What is Speech and Language

speech-and-language-development-delays

what-is-speech-and-language The most intensive period of speech and language development occurs during the first three years of life. Language seems to develop best in an environment that is loving, caring and interactive.

First words are one of the most important milestones that parents wait and listen for,although first real words typically appear somewhere around a child’s first birthday. Most children will develop age-appropriate speech and language skills by the time they enter kindergarten.

The Difference Between Speech and Language

difference-between-speech-and-languageTo understand your child’s speech and language development, it may help to better understand what’s involved and the differences between the two. Language is the set of rules, shared by the individuals who are communicating, that allows them to exchange those thoughts, ideas or emotions in order to express and receive information in a meaningful way. Language can include spoken word but may also be expressed through writing, signing or gestures. Speech is the verbal expression of language and consists of voice and articulation
Delays in speech and language may not seem easy to distinguish as they often overlap. For instance, a child experiencing troubles with language may be able to pronounce words but may struggle putting more than two words together. On the other hand, a child experiencing challenges with speech may be difficult to understand but he may be able to use words and phrases to express ideas. It could also be that your child has trouble comprehending and following directions but speaks well.

Speech and Language Developmental Milestones

There is a range of typical speech and language development. However, children typically reach speech and language milestones at these points in time.

0–5 months Your baby cries, coos, laughs, and vocalizes sounds, expressing both pleasure and displeasure. Often an adult can tell the meaning of these sounds, for example: “I’m hungry.” The baby watches the caregiver’s face when he or she speaks and will make sounds in response.
6–11 months Baby desires to communicate and has a full range of gestures. Babbling begins. Your baby may repeat the sounds you make.
12–17 months Your child seeks attention or tries to direct attention to something in the environment. She can follow simple directions with gestures. First words develop. Some children will attempt combining two or more words.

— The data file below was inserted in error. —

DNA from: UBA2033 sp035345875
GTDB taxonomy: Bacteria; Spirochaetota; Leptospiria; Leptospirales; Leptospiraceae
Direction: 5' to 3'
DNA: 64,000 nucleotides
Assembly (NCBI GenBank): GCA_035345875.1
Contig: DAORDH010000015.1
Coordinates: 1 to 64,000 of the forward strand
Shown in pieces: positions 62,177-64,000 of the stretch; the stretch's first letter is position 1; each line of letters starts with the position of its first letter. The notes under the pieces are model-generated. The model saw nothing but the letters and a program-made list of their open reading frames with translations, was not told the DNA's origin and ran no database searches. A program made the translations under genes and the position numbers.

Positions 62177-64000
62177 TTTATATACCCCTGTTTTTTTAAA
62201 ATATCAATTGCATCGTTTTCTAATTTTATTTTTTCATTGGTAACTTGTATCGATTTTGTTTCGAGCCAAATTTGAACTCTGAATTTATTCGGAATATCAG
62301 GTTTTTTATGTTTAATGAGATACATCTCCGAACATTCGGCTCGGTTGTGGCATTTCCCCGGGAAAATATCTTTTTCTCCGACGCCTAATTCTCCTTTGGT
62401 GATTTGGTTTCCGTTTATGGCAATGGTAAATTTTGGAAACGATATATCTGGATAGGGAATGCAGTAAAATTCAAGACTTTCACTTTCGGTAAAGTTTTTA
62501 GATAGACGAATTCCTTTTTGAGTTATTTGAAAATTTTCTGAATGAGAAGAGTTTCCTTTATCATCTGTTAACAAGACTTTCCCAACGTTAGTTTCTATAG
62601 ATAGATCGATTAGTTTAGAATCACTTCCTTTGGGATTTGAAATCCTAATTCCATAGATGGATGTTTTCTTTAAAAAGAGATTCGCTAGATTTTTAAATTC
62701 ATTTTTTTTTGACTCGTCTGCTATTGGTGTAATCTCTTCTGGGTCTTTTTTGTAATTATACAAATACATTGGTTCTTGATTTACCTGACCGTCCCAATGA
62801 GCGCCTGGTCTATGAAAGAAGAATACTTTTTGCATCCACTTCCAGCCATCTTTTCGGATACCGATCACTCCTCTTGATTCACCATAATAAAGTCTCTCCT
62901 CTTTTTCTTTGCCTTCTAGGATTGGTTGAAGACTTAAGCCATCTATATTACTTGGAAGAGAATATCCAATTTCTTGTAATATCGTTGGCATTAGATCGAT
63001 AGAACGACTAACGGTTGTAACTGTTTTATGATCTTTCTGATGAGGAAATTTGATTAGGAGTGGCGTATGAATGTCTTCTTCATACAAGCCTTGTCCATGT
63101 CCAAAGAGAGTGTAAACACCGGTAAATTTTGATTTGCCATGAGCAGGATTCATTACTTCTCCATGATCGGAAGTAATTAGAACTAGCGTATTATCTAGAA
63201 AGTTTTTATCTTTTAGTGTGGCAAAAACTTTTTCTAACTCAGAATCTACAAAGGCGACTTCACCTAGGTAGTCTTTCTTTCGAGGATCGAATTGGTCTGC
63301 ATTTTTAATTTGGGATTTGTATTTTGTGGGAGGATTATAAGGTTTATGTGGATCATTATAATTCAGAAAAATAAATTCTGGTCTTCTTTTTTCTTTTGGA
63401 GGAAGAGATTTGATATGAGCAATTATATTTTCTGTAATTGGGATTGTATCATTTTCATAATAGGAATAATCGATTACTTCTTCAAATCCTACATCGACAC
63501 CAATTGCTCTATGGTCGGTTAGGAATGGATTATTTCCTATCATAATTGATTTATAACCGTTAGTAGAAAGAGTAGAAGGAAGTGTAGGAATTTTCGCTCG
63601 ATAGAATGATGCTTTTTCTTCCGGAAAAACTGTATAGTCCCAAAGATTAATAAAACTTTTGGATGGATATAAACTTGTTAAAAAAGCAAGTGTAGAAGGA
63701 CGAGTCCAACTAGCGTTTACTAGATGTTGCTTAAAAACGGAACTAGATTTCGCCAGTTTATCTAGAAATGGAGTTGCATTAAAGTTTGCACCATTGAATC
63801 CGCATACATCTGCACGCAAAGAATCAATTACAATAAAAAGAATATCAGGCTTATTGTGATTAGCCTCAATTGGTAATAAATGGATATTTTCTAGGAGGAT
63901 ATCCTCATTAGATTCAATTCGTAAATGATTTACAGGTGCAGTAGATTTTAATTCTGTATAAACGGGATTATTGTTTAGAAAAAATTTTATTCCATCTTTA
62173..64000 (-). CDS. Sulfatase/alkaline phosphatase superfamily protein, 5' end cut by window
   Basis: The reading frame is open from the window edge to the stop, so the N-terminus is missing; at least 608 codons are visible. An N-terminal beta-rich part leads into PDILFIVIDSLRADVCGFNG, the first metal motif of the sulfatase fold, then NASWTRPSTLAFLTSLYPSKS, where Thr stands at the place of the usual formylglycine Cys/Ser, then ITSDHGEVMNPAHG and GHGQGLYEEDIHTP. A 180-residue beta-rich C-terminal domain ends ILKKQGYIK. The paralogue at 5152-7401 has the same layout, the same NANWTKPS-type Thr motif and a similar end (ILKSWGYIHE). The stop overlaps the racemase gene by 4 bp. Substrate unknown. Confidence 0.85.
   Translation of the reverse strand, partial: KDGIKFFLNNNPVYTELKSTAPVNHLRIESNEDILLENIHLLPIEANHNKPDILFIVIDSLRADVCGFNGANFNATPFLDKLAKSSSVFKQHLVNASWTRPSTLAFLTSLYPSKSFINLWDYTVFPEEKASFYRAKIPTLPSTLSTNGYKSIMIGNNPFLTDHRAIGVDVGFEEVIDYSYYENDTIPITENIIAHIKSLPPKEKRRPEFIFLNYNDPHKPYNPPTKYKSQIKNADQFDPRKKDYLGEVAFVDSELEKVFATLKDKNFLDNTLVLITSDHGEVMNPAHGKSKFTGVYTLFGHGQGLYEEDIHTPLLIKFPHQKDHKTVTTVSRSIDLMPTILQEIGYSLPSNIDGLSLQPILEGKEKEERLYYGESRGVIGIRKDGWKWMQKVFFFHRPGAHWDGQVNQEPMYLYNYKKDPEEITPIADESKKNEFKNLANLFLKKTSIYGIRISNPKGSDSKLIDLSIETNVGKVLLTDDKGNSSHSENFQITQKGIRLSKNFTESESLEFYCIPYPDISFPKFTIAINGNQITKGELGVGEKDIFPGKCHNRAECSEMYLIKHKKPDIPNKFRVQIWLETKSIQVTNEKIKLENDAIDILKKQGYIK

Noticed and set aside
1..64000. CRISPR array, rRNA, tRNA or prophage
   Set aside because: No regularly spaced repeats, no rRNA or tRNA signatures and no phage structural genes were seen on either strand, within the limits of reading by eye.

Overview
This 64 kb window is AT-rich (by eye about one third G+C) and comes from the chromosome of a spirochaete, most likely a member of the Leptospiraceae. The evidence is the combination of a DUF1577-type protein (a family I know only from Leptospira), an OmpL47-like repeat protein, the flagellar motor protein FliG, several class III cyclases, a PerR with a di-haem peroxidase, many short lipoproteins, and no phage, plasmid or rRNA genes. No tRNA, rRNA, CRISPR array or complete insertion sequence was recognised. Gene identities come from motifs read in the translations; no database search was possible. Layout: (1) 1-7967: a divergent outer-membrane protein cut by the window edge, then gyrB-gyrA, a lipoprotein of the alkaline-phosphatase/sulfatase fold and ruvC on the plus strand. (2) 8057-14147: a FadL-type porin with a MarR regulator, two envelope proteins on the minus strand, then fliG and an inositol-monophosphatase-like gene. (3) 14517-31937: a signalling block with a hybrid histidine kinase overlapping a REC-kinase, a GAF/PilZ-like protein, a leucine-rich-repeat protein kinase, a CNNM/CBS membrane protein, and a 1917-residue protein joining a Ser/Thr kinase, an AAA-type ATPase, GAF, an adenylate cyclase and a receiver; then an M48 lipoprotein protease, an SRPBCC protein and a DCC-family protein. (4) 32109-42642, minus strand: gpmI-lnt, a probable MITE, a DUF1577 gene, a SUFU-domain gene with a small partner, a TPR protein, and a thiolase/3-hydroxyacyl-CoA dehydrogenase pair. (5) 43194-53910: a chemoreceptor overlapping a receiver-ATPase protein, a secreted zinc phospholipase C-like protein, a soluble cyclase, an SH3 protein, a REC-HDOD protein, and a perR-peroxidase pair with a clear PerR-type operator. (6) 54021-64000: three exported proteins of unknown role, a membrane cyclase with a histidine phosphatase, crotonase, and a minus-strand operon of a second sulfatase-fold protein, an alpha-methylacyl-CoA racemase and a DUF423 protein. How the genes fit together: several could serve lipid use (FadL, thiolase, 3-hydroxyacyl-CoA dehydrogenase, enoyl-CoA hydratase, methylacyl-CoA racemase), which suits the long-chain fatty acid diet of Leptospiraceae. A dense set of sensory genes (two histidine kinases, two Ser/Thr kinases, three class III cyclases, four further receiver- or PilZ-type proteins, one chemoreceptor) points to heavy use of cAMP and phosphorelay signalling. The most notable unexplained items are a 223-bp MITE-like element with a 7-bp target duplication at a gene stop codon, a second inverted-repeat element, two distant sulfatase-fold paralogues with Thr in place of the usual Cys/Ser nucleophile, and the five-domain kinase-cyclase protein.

18–23 months Children demand desired objects or request an action by pointing, gesturing, or using words. Although your child uses words, they may not be clear. The child understands simple requests without gestures and verbs like “eat” and “sleep.”
2–3 years Your child is using about 50 words. At age 2, your child is beginning to understand and use words for spatial concepts (in, on) pronouns (mine, you) and descriptive words (big, happy.)

 

Speech Sound Development

Children develop speech and language in a variety of ways.. One theory of sound development divides the sounds of English into the “Early Eight, the “Middle Eight” and the “Late Eight.” This model recognizes that children differ in the age they acquire these sounds. But many kids follow the same general developmental sequence.
Here’s the sequence in which these consonant sounds typically develop:

Early Eight Middle Eight Late Eight

M

T

SH

B

K

TH

J

G

S

N

NG

Z

W

F

L

D

V

R

P

CH

ZH

H

DG

Vowel sounds are some of the earliest ones heard from infants. This is because the vowel sounds are produced with a fairly open vocal tract. Just by vocalizing, your baby is producing the earliest sounds that will become speech! Imitating your baby’s sounds becomes some of the earliest “conversations” you have with your child.

Speech and Language Development Delays

speech-and-language-development-delays Seven percent of children are “late talkers.” They have what is called specific language impairment (SLI). Children with SLI are typical in just about every way. For example, they share typical understanding, hearing, motor skills and social-emotional development with their peers.

But by age two, children with SLI have fewer than 50 words and just a few two-word sentences. The expressive language of some of these late talkers will eventually resemble their same-age peers. However, many of these children will continue to have trouble with acquiring expressive vocabulary. Early intervention therapy has been shown to be effective in helping these children in acquiring speech and language.


Related Articles
Developmental Milestones: Communication
(http://www.abilitypath.org/milestone-concerns/developmental-milestones-language-speech.html)

Links & Resources
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References
Rescorla, L. & Ratner, N.B. (1996) “Phonetic profiles of toddlers with specific expressive language impairment (SLI-E)”. Journal of Speech and Hearing Research, 39, 153-165.

Lof, G.L. (2004) “Confusion about speech norms and their use.” Thinking Publications Online Conference.
www.thinkingpublications.com/LangConf04/OLCIntro.html

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